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Keeping up with all of the new terms surrounding COVID-19 and the outbreak can be difficult. Here are some important terms to make it easier for you:
Asymptomatic: This term is used when someone has the virus but is producing or showing no symptoms.
CDC: The Centers for Disease Control and Prevention. As the nation’s health protection agency, the CDC saves lives and protects people from health threats. The Centers conduct critical science and provide health information that protects our nation against expensive and dangerous health threats, and respond when these arise.
Chloroquine: A drug related to quinolone which has been used against malaria. Experiments are currently being done to see if it can help patients with COVID-19.
Community Spread: Simply put, the spread of a disease in a certain area or community.
Contact Tracing: Contact tracins is the practice of identifying and monitoring individuals who may have had contact with an infectious person.
Coronavirus: Coronavirus is a term for a large family of viruses that include SARS and other minor to major respiratory illnesses. COVID-19 is one type of coronavirus.
Epidemic: A disease is consider to be an epidemic when it affects a large number of individuals within a population, community, or region at the same time.
Essential Services: Essential services are the services, functions, and businesses that are absolutely necessary to the functioning of a community, even during a pandemic. They maintain the health and welfare of the community. You can find out more about the City of Lubbock's specific guidelines about essential services here: https://ci.lubbock.tx.us/covid19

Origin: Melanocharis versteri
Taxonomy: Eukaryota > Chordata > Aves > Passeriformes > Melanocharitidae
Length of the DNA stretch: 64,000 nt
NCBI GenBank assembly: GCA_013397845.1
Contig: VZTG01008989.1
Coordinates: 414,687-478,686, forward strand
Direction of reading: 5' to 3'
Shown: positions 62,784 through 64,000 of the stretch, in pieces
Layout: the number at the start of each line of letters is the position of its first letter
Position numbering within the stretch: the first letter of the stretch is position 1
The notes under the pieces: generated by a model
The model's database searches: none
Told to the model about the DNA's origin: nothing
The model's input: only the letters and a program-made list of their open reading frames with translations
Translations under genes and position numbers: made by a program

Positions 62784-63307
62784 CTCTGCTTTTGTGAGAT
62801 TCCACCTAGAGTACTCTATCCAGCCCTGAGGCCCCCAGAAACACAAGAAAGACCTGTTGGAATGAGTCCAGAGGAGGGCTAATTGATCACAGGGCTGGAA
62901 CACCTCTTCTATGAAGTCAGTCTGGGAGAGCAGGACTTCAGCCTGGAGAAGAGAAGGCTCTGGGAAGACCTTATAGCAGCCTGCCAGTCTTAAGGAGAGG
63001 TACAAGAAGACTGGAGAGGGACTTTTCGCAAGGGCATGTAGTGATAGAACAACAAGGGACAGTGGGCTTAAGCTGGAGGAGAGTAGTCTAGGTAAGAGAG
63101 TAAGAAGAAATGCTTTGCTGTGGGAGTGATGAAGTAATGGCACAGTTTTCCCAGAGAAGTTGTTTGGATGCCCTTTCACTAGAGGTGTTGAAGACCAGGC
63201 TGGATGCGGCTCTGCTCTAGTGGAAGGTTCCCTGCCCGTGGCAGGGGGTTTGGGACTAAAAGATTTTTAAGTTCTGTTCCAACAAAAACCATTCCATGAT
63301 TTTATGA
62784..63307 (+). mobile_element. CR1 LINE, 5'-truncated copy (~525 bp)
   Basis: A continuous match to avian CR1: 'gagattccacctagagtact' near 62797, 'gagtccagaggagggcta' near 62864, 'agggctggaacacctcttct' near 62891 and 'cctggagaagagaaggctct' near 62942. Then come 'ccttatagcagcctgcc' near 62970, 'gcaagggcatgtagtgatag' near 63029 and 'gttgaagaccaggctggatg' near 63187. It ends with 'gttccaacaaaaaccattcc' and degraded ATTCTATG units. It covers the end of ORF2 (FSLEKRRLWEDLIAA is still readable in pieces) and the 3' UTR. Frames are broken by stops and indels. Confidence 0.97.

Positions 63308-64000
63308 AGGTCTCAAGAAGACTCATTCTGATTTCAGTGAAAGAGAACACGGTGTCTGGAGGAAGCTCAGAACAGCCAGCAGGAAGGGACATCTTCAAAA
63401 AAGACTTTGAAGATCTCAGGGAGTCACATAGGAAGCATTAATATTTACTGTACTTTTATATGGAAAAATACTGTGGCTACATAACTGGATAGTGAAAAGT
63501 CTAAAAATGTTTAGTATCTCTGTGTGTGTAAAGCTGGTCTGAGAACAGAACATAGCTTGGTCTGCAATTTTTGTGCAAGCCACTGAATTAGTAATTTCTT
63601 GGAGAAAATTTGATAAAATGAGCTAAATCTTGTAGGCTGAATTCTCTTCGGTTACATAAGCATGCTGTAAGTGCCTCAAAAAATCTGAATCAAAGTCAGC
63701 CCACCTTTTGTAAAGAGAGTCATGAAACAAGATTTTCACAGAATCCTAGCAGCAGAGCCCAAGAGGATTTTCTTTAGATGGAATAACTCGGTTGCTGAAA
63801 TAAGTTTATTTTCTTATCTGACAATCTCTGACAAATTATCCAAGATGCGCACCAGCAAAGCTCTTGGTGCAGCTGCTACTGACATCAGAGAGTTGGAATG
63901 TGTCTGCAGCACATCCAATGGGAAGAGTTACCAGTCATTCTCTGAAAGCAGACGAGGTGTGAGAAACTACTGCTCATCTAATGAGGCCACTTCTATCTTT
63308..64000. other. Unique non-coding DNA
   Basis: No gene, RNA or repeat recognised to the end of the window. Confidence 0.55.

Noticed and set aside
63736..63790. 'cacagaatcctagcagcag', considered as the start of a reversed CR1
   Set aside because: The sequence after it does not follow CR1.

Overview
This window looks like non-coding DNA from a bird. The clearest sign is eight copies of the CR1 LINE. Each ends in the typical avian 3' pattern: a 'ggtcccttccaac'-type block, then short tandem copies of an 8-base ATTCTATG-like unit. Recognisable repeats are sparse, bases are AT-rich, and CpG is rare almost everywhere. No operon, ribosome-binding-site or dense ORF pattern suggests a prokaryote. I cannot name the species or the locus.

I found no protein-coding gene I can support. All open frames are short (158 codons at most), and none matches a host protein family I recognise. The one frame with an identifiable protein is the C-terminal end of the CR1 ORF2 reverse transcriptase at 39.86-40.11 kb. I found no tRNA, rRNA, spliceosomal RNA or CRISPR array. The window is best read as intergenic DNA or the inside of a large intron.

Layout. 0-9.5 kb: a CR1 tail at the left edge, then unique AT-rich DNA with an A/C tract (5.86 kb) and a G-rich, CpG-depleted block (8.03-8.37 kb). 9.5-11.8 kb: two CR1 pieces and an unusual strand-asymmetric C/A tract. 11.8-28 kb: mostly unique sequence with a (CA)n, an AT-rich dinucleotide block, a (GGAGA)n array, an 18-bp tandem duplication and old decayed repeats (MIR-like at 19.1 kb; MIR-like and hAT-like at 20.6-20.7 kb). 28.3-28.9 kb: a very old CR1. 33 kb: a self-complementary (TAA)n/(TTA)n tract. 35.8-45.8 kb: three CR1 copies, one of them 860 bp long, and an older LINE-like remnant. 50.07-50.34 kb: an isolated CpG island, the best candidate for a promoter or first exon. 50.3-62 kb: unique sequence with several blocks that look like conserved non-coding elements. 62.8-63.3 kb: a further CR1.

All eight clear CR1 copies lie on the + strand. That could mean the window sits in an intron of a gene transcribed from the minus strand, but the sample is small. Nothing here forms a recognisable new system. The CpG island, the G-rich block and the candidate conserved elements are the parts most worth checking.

Flatten the Curve: Refers to community isolation measures, such as social distancing and sheltering at home, that keep daily number of disease cases at a manageable level.
Furlough: Temporary leave of employee due to special needs of a company or employer.
Immunocompromised: Your immune system is considered compromised when your body does not have the optimal ability to defend against illnesses, such as COVID-19. For instance, someone with cancer would be considered immunocompromised in the case of COVID-19.
Immunity: Your immunity is your ability to resist a particular infection or toxin.
Infectious: A disease is considered infectious if it is likely to be transmitted to people, organisms, etc. through the environment.
Isolation: Isolation helps protect the public by preventing exposure to people who have or may have a contagious disease. When someone is in isolation, it meals they are sick with a contagious disease and they have been separated from people who are not sick by medical professionals. See below for self-isolation.
Novel: Simply means “new”. A novel coronavirus is a strain that hasn’t been detected in humans before such as COVID-19.
N95 Mask: An N95 Mask has a tighter fitting mask with air filtration. These masks reduce the risk of infection of COVID-19. They have been cleared for use by the public; however, the CDC has cautioned people against wearing them in their daily lives except under specific circumstances.
Outbreak: When there is an outbreak of a disease, it means there is a higher-than-normal rate of occurrence of a disease in a given area.
Pandemic: A pandemic occrus when there is worldwide spread of a disease as in the spread of COVID-19.
Person-to-Person: This means the virus has been transmitted due to close contact between people. This can include physical contact with another person or being in close quarters with someone who has the disease when they cough or sneeze.